Example 2: For tax purposes, the LLC will inherit X’s basis in the land,
$200. Thus, the LLC’s inside basis in the land for tax purposes is $200.
This creates a book-tax disparity, addressed in Code § 704(c).
Liabilities
Assets
Liabilities
Cash
Land
Basis
$300
200
$500
Book
$300
300
$600
$0
Capital Accounts
X
Y
Tax
$200
300
$500
Book
$300
300
$600
Committee on LLCs, Partnerships and Unincorporated
Entities, Section of Business Law, ABA
Allocating Voting and
Economic Rights in LLCs:
An Invitation to Confusion
Committee on LLCs, Partnerships and Unincorporated
Entities, Section of Business Law, ABA
“Don’t believe everything you think”
Committee on LLCs, Partnerships and Unincorporated
Entities, Section of Business Law, ABA
State Law LLC Act ≠ Federal Income Tax Code
“We have really everything in common with America
nowadays, except, of course, language.”
-- OSCAR WILDE, THE CANTERVILLE GHOST
Committee on LLCs, Partnerships and Unincorporated
Entities, Section of Business Law, ABA
Unless otherwise provided in the
operating agreement, profits and losses
must be allocated on the basis of the
agreed value, as stated in the records of
the [LLC], of the contributions made by
each member to the extent the
contributions have been received by the
[LLC] and not previously returned.
Committee on LLCs, Partnerships and Unincorporated
Entities, Section of Business Law, ABA
Capital Account
Initial Contribution
+ Income
+Gain
- Loss
- Depreciation
- Credit
Committee on LLCs, Partnerships and Unincorporated
Entities, Section of Business Law, ABA
Committee on LLCs, Partnerships and Unincorporated
Entities, Section of Business Law, ABA
Are Contributions:
►
Increased by allocations of income and gain?
(if there is an LLC Act that says that, I have not seen it)
►
Decreased by allocations of loss, depreciation and credit?
(if there is an LLC Act that says that, I have not seen it)
Committee on LLCs, Partnerships and Unincorporated
Entities, Section of Business Law, ABA
Ergo:
The default rules set forth in the various LLC Acts for how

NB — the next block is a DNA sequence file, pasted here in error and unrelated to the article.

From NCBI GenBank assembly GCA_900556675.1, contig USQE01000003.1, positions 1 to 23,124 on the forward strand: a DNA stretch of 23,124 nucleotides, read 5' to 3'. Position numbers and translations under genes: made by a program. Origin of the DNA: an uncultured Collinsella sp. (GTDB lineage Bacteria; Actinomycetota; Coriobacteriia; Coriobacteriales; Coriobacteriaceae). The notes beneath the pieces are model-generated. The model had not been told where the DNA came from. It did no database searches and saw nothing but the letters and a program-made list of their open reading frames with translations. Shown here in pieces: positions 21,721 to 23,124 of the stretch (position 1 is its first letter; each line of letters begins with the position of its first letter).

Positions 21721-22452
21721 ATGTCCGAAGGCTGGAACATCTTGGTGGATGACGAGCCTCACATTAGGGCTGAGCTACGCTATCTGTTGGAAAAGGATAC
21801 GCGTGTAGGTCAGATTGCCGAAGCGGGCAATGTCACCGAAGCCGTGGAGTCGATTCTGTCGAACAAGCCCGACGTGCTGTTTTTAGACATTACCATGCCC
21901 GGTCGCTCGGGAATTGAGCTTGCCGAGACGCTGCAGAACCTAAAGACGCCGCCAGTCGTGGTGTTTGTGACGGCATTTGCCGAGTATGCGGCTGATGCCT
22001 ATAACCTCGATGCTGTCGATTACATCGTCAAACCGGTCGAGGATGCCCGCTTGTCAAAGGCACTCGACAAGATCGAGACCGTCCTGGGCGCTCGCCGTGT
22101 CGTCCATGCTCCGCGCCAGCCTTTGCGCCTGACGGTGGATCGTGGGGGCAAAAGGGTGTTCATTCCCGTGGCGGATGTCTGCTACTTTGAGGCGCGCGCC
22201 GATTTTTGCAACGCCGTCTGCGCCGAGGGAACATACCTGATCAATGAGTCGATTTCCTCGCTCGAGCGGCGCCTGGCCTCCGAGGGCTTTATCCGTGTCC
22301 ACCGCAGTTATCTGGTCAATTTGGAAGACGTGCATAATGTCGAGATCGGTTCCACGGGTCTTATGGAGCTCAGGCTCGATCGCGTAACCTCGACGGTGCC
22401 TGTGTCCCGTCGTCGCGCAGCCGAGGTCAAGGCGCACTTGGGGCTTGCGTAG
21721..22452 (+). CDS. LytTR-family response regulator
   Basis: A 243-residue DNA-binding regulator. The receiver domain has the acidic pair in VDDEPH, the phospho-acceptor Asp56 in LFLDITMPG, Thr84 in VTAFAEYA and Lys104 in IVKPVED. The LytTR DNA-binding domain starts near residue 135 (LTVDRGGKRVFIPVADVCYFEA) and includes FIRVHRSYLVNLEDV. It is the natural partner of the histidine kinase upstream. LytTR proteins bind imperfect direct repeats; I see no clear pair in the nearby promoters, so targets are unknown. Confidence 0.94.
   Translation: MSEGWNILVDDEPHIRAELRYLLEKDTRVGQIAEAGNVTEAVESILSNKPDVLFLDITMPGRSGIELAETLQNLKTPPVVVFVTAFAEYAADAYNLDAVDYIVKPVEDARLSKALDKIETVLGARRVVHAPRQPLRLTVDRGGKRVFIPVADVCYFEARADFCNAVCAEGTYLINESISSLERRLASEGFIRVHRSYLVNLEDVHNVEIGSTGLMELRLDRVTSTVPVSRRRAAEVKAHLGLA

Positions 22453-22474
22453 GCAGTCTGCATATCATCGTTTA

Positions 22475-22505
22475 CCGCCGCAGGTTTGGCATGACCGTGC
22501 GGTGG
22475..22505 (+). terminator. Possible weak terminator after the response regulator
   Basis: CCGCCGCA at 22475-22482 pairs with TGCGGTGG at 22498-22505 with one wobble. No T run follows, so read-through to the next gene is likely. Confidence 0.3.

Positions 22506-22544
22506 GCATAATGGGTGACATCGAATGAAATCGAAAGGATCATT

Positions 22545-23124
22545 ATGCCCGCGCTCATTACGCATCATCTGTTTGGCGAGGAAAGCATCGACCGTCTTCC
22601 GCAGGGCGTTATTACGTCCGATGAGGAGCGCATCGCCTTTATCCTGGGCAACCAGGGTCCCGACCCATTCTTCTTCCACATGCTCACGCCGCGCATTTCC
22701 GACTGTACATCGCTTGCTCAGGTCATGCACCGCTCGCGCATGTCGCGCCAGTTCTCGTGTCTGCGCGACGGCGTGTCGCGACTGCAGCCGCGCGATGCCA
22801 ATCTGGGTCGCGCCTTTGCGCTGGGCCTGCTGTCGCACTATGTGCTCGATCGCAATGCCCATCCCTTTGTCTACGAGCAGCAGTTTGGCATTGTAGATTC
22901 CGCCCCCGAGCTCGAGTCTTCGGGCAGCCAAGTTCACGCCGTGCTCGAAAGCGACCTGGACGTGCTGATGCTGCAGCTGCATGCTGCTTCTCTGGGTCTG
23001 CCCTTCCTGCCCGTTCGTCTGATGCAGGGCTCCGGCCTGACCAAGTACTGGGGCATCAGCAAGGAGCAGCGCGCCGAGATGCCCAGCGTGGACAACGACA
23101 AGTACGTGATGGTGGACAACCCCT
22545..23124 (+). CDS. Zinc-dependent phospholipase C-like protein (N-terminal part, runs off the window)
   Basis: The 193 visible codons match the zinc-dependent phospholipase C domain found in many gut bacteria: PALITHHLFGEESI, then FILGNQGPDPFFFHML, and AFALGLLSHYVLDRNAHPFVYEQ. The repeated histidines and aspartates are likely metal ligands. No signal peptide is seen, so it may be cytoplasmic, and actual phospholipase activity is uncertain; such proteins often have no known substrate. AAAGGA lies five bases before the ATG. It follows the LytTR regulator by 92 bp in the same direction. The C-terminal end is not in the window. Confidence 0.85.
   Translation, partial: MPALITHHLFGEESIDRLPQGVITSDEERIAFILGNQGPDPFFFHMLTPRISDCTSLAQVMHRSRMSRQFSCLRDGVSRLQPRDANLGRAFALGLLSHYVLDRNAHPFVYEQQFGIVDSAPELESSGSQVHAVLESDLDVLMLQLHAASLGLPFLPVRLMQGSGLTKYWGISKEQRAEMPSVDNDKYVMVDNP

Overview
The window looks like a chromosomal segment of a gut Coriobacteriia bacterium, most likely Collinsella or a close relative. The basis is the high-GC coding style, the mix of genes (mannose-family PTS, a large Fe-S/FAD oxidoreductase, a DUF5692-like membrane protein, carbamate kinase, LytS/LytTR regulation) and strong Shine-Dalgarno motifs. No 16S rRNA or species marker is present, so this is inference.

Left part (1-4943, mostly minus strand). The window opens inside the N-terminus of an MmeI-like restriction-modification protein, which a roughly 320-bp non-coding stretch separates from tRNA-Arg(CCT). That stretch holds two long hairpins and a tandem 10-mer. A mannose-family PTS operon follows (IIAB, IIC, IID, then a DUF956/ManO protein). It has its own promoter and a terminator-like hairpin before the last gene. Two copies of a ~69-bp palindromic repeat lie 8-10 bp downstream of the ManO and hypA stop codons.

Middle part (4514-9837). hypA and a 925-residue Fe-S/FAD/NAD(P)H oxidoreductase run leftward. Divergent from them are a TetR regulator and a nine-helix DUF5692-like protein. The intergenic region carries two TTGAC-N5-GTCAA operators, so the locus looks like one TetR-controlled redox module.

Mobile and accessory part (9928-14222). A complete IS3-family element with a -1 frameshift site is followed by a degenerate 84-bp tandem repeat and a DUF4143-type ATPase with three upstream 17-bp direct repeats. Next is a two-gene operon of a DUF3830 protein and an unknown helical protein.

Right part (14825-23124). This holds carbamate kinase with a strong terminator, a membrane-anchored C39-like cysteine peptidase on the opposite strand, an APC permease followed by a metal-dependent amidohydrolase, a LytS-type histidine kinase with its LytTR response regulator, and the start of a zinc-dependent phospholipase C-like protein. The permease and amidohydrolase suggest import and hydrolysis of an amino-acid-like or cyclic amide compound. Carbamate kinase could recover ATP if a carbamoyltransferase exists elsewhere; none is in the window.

allocations are to be made to the members DO NOT satisfy
the requirements imposed by the Internal Revenue Code for
the maintenance of capital accounts and the QIOP
requirement that liquidating distributions be made in
accordance with positive capital accounts
*** That means you have to draft around state law to comply with the tax code ***
Committee on LLCs, Partnerships and Unincorporated
Entities, Section of Business Law, ABA
Fine, then we will simply write an operating
agreement that says that we will do everything
in accordance with the capital account rules of
the Internal Revenue Code.
Committee on LLCs, Partnerships and Unincorporated
Entities, Section of Business Law, ABA
For every problem there is an answer
That is Simple,
That is Obvious, and
That is Wrong
Committee on LLCs, Partnerships and Unincorporated
Entities, Section of Business Law, ABA
Where else do LLC Acts utilize
contributed capital?
►
Sharing ratios of interim distributions
►
Sharing ratios of liquidating distributions
►
Allocation of relative voting authority
Committee on LLCs, Partnerships and Unincorporated
Entities, Section of Business Law, ABA
Two Important Principles to Keep in Mind
(1) Capital accounts adjust to account for noneconomic items (e.g., depreciation)
(2) Capital accounts can be reduced to zero
and even less
Committee on LLCs, Partnerships and Unincorporated
Entities, Section of Business Law, ABA
Charlsey contributes 10-year property to LLC, FMV $1,000. Micah
contributes $1,000 cash.
Day 1 Capital Accounts:
Micah
$1,000
Charlsey
$1,000
Operating Agreement provides for all allocations and distributions
to be made in accordance with positive capital accounts, but all
depreciation of property contributed by Charlsey to be specially
allocated to Charlsey.
Committee on LLCs, Partnerships and Unincorporated
Entities, Section of Business Law, ABA
At the end of year 1 the LLC has allocable income of $200 and no
other tax items except $100 of depreciation. $100 of income is
allocated to each capital account and the depreciation is all
allocated to Charlsey. Capital accounts are now:
Micah
$ 1,000
+ 100
$ 1,100
Charlsey
$ 1,000
100
100
$ 1,000
Initial
Year 1 Income
Depreciation
Total
If you now vote in proportion to capital accounts, and it is a
majority vote, Micah always wins. Charlsey is not happy, and you
don’t want to be around Charlsey when she is not happy.
Committee on LLCs, Partnerships and Unincorporated
Entities, Section of Business Law, ABA
Leah, Emily and Sarah each contribute $1,000 cash to
LLC; all allocations are to be made in accordance with
capital accounts.
Also, each member votes in
proportion to capital accounts.
Day 1 capital accounts:
Leah
$1,000
Emily
$1,000
Sarah
$1,000
Committee on LLCs, Partnerships and Unincorporated
Entities, Section of Business Law, ABA
Over the course of the first year of operations the LLC
loses $4,000; as of the last day of Year 1 capital
accounts are as follows:
Leah
$0
Emily
$0
Sarah
$0
Each member gets to 0/0 percent of the total vote.
Obviously a ridiculous outcome, but that can happen.
Committee on LLCs, Partnerships and Unincorporated
Entities, Section of Business Law, ABA
Committee on LLCs, Partnerships and Unincorporated
Entities, Section of Business Law, ABA